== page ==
New answers tagged

5

The African state of Mthethwa might count. It was a nation that existed from around 1775 to 1817 that predated the Zulu Kingdom and, as far as we know, had no formal writing system. The nation used military innovations such as the system of age regiments (amabutho) that would come to be utilized by the Zulu empire. While not as big as the Inca, it was around ...


2

Good question. I don't claim to know the full answer, but this quote from Mary Beard's SPQR might shed some light. IN 212 CE the emperor Caracalla decreed that all the free inhabitants of the Roman Empire, wherever they lived, from Scotland to Syria, were Roman citizens. It was a revolutionary decision, which removed at a stroke the legal difference between ...


0

Question #1: Did Northern troops attempt to re-enslave African Americans in Southern plantations during the Civil War? Short Answer #1: Not Just Northern Troops. It was the North's policy for the first year of the war, to be followed by all of it's generals. Generals who did not follow this policy (like John Fremont) and freed slaves risked losing their ...


0

From McPherson's Battle Cry of Freedom, p.711: The need of northern and British textile mills for cotton also caused the army to put many freed people to work growing cotton—often on the same plantations where they had done the same work as slaves. Some of these plantations remained in government hands and were administered by "labor superintendents&...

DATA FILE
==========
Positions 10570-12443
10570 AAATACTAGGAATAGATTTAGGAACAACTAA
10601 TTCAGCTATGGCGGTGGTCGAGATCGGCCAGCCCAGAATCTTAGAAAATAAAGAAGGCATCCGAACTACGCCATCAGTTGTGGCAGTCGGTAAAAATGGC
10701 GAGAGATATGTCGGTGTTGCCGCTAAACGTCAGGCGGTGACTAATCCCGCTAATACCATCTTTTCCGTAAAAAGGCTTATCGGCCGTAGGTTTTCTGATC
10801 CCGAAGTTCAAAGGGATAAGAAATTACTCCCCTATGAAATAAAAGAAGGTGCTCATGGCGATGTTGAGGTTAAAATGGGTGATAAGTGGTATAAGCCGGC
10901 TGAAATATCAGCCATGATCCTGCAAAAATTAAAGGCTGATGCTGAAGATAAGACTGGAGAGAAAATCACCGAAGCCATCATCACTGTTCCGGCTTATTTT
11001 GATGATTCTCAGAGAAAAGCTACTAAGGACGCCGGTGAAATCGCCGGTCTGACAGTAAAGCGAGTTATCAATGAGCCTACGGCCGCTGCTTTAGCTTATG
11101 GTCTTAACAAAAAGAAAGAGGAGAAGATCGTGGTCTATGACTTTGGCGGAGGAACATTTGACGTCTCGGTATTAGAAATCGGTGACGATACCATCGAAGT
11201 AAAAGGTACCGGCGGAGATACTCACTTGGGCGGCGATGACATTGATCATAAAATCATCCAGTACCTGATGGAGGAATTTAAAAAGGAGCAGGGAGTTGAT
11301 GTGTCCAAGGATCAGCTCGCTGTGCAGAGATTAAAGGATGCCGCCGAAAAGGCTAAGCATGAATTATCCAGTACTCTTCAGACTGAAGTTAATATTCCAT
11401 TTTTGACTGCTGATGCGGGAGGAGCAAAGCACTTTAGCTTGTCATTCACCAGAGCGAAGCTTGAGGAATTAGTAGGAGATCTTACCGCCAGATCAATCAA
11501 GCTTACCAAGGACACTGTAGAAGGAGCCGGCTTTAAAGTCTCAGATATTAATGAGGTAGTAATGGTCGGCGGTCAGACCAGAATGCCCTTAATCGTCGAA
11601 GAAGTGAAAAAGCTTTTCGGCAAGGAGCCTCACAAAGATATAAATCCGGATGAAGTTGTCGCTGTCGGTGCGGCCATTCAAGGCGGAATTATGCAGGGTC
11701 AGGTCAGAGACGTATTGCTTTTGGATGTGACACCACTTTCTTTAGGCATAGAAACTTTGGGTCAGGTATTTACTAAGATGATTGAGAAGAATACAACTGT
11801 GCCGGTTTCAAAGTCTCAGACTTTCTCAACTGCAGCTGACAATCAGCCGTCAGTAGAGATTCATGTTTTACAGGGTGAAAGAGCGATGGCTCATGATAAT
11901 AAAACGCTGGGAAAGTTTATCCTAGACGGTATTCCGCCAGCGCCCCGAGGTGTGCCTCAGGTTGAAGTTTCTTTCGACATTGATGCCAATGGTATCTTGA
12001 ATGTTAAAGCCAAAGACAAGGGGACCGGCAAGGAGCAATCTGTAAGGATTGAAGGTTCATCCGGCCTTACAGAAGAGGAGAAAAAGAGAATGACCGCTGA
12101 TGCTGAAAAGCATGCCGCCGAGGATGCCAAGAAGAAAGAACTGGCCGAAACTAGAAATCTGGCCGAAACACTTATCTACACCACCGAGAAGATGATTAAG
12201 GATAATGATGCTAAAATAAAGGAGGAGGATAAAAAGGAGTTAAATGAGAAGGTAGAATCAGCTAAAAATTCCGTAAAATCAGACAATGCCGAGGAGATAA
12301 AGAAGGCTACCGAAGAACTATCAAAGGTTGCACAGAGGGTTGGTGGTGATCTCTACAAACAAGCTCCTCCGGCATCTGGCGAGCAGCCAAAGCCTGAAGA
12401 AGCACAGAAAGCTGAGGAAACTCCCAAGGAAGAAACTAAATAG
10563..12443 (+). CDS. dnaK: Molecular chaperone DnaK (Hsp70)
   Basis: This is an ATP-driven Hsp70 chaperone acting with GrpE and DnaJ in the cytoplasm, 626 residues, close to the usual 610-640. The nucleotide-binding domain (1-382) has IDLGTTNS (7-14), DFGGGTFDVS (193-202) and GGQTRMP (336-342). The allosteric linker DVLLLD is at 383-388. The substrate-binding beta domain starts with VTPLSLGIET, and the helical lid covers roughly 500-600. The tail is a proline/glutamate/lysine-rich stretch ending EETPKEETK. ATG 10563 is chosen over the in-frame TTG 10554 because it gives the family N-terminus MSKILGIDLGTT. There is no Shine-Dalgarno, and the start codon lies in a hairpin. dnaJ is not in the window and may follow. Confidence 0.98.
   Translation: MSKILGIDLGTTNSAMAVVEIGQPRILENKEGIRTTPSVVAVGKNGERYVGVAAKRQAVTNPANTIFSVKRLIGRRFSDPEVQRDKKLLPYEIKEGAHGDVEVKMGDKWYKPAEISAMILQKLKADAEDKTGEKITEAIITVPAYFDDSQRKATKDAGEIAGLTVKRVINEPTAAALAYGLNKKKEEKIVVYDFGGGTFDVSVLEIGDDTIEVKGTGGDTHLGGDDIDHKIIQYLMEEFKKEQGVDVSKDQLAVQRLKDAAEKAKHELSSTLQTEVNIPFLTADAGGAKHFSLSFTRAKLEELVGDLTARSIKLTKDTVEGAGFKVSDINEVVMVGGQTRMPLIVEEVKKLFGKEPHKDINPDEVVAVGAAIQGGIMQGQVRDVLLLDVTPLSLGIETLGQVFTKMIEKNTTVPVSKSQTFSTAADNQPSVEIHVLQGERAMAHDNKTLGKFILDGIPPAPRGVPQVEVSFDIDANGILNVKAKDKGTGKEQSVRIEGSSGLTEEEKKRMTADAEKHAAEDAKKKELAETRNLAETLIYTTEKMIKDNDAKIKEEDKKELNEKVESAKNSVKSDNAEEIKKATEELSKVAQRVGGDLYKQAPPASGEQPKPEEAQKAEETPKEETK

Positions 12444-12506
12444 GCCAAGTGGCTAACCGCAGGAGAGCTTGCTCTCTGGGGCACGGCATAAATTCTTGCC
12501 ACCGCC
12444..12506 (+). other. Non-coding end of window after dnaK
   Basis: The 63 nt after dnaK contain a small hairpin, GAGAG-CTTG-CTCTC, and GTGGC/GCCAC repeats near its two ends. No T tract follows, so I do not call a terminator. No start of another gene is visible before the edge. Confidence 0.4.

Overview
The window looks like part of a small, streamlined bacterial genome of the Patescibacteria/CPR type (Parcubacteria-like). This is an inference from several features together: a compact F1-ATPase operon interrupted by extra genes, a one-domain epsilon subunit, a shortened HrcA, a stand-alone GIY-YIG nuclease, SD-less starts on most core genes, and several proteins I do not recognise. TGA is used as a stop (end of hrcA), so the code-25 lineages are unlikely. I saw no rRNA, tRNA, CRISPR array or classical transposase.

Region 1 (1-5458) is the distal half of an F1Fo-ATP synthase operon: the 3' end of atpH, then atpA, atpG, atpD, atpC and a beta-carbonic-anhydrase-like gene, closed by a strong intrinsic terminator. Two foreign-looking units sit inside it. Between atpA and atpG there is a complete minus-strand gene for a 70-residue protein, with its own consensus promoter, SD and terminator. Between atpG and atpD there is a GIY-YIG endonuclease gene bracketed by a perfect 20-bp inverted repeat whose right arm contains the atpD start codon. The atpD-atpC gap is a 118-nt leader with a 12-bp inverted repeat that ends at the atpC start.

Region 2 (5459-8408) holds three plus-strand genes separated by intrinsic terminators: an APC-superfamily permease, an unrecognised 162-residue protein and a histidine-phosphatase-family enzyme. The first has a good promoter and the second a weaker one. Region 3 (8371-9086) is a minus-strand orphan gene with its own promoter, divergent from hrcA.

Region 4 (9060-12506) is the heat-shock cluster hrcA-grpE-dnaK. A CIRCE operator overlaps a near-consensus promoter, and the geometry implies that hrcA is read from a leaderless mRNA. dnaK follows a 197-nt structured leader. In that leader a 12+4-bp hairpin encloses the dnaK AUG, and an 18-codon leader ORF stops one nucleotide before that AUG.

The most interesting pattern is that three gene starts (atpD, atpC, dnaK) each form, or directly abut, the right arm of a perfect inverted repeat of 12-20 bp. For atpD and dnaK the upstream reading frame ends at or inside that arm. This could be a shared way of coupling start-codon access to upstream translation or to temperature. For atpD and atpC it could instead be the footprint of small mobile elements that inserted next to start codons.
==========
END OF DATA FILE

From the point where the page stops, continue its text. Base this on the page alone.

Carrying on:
39

This is referring to the area around New Orleans, ca. 1863-5. The Emancipation Proclamation didn't apply to lower Louisiana, which was already under Union occupation. It only applied to areas that were in a state of insurrection on January 1, 1863. Slaves in lower Louisiana remained enslaved until the passage of the 13th amendment on December 6, 1865. So ...


5

It seems that a number of later historians have questioned that interpretation. In 1982 Eric Foner published an article called "Reconstruction Revisted" where he reviews relevant new developments in the historiography of the 1960s and 1970s. He writes: Challenging the contention that the Civil War signaled the eclipse of the old planter class and ...


4

This is a difficult question to answer as farming changed a lot during the Victorian era. There was increasing mechanization and farmers specialized more and more (dairy, cereals and so on). Some farms were very small, others were very big so they would be organized in different ways. A small farm would work alongside his family - with maybe a few laborers - ...


Top 50 recent answers are included